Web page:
Six South American football prodigies, like Andrey Santos and Gino Infantino, will soon join Europe’s top clubs
ENZO Fernandez is the most prominent – and by far the most expensive – of the South American central midfielders’ new Premier League players.
It’s an interesting trend. Fernandez shone brightly in his short tenure at Benfica – one of the explanations for the high price tag. But he’s something of an exception.
Many South American central midfielders find it difficult to adapt to top-flight European football, where the game is so much faster and there is less time to decide what to do with the ball.
Even Bruno Guimaraes, such a vital part of the Newcastle challenge, has had some difficult times settling in at Lyon.
Other big Brazilian hopes like Arthur and Mathias Henrique are yet to live up to expectations.
A few years ago there was a lot of hype about Lucas Silva, who became champion with Cruzeiro in Brazil and is considered the Xabi Alonso of the future.
However, Real Madrid got nothing from him and there was precious little at Marseille either. Almost forgotten, the player moved back to Brazil.
It is therefore interesting to see that Premier League clubs have been willing to take the risk.
Argentina’s Carlos Alcaraz moved to Southampton and Mexi Perrone to Manchester City.
From Brazil, Danilo joined Nottingham Forest, Joao Gomes joined Wolves and Chelsea invested in Andrey Santos.
These are the future stars of South America.
It could be that South America’s best player is still at home.
Fluminense’s Andre was one of the standout players of the last Brazilian season, helping balance an attacking side.
He was voted Team of the Year by most media organizations and topped the stats in passes, tackles and interceptions.
He was closer to a place in Brazil’s World Cup squad than the others and he could have moved into that window.
He decided to stay – hoping that at 21 he can consolidate even further this year and will certainly be watched for next season both domestically and in South America’s Champions League, the Copa Libertadores.
Gino Infantino, Rosario Central
The South American U20 championship is currently in full swing in Colombia.
A couple of recent acquisitions were in action, including Perrone, who showed some brilliant accents but, along with most of his peers, disappointed in an Argentina side that lost three of their four group games and was eliminated early.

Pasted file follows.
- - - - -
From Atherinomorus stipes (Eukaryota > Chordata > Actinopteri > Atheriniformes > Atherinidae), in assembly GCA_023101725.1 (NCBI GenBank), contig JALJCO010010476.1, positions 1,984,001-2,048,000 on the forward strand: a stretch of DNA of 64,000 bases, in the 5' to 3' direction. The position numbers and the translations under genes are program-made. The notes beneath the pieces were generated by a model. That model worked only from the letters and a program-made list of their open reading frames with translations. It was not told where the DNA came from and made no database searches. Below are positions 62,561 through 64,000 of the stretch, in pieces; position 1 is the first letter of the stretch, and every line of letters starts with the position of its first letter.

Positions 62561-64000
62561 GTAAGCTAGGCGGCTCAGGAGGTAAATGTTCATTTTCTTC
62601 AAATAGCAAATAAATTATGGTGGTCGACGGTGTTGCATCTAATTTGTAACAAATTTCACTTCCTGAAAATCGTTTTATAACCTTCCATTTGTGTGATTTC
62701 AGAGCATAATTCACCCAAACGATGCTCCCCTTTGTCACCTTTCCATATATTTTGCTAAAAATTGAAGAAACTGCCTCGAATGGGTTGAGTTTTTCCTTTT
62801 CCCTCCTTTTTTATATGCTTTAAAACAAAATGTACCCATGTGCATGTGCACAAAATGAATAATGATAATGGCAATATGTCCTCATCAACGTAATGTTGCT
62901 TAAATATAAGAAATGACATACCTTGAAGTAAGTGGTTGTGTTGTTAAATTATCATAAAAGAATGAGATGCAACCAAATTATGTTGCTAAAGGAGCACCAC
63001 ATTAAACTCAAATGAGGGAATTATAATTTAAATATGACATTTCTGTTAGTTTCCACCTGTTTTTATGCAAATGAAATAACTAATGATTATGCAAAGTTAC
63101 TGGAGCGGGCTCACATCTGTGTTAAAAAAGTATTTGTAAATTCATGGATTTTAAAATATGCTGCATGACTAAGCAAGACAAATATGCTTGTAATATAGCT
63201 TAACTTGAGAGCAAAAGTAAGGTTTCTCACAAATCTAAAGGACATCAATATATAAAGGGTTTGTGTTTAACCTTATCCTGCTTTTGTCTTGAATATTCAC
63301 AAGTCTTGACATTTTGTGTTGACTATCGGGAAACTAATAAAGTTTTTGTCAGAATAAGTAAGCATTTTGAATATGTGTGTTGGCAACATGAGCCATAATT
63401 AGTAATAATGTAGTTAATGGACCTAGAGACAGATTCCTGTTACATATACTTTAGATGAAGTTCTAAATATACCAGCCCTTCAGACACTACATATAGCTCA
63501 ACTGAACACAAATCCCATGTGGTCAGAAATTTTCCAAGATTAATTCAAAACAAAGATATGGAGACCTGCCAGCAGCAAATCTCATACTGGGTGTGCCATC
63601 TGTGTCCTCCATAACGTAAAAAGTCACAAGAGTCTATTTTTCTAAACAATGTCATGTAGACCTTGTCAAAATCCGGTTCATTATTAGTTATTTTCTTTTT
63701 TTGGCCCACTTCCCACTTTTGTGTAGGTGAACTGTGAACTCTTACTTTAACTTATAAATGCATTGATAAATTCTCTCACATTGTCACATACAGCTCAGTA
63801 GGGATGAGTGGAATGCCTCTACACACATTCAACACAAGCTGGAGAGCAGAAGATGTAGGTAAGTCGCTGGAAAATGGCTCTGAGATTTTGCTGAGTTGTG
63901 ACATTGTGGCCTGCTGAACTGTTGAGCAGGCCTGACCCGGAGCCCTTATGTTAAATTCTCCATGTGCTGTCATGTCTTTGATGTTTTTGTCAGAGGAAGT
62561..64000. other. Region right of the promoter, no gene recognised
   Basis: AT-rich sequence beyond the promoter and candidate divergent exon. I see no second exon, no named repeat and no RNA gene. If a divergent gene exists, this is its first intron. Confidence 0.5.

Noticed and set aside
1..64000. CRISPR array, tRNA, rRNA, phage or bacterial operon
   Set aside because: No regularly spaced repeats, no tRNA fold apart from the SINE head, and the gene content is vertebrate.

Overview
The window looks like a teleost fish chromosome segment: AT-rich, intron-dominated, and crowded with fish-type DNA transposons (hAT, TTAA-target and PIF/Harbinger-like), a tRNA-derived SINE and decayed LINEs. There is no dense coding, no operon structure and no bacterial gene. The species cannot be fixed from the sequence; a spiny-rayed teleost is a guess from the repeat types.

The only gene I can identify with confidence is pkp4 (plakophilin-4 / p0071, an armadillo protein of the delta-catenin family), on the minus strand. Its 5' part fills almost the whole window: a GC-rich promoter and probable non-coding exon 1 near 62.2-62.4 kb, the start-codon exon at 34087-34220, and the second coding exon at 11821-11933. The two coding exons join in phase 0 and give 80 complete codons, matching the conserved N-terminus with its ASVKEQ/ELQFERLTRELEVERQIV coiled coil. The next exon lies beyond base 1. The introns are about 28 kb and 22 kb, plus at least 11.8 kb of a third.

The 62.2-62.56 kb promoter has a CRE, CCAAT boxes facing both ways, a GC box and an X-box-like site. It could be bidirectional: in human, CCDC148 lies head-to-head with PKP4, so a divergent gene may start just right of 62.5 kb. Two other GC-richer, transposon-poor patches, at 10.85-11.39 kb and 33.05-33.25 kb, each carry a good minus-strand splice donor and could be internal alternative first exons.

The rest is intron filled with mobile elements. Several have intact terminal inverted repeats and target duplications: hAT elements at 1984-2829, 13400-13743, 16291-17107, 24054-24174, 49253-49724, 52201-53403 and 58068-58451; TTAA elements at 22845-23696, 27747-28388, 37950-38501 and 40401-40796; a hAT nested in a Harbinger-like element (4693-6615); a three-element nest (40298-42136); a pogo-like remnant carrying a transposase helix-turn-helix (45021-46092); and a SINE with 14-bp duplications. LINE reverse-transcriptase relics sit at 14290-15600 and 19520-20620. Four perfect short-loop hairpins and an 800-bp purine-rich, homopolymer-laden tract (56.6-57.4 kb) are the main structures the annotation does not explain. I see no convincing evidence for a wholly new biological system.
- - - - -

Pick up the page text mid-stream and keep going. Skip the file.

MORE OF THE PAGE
However, another central midfielder, Rosario Central left-footed Gino Infantino, was one of the more interesting players on the show.
An attacking player – the 19-year-old tested at Real Madrid in his youth and trained at Villarreal before settling in Argentina.
Andrei Santos, Chelsea
Andre Santos, on the other hand, has done very well, especially considering his professional experience is limited to Brazil’s second division for Vasco de Gama.
Strongly built, a midfield powerhouse, he organizes play from behind, breaks play down the middle and is always ready for an attack on goal.
He has scored five times in the competition – and revealed why Chelsea paid £18million for him in January.
The Blues may have pulled off a feat in signing the 18-year-old before he impressed in Colombia.
Marlon Gomes, Vasco de Gama
Alongside him is former Vasco da Gama teammate Marlon Gomes, 19, a mobile and intelligent talent who is quick to spot an opportunity.
With his calm demeanor, he is also one of the stars of the competition.
Gomes has represented Brazil at U16 and U20 level.
He has also played 18 times for his club in the Brazilian second division.
Fabricio Diaz, Liverpool Montevideo
Uruguay captain Diaz, 20, has shown his procedural powers.
Already an established player at Liverpool – the Uruguayan version – he takes on the responsibility of directing the game from midfield.
His right foot is a subtle weapon and he’s a constant threat from set pieces.
Like Santos, he has scored five goals in six games at the South American U20 Championship.
And he’s not afraid to put his foot in the game – so far he’s picked up three yellow cards in the tournament.
Gustavo Puerta, Bayer Leverkusen
Colombia captain Gustavo Puerta, 19, is playing a similar role but in a more heartbreaking way.
He’s also the organizer and leader, with a rocket in his right shoe that has scored two sensational long-range goals.
And he, like Diaz, Infantino and Marlon Gomes, is a name to watch out for in future transfer windows.
He started his career with second division club Bogota before joining Bayer Leverkusen last January.
They have loaned him to Nürnberg where he will gain important experience in a European league.
https://www.the-sun.com/sport/7328878/six-wonderkids-south-america-chelsea-real-madrid/ Six South American football prodigies, like Andrey Santos and Gino Infantino, will soon join Europe’s top clubs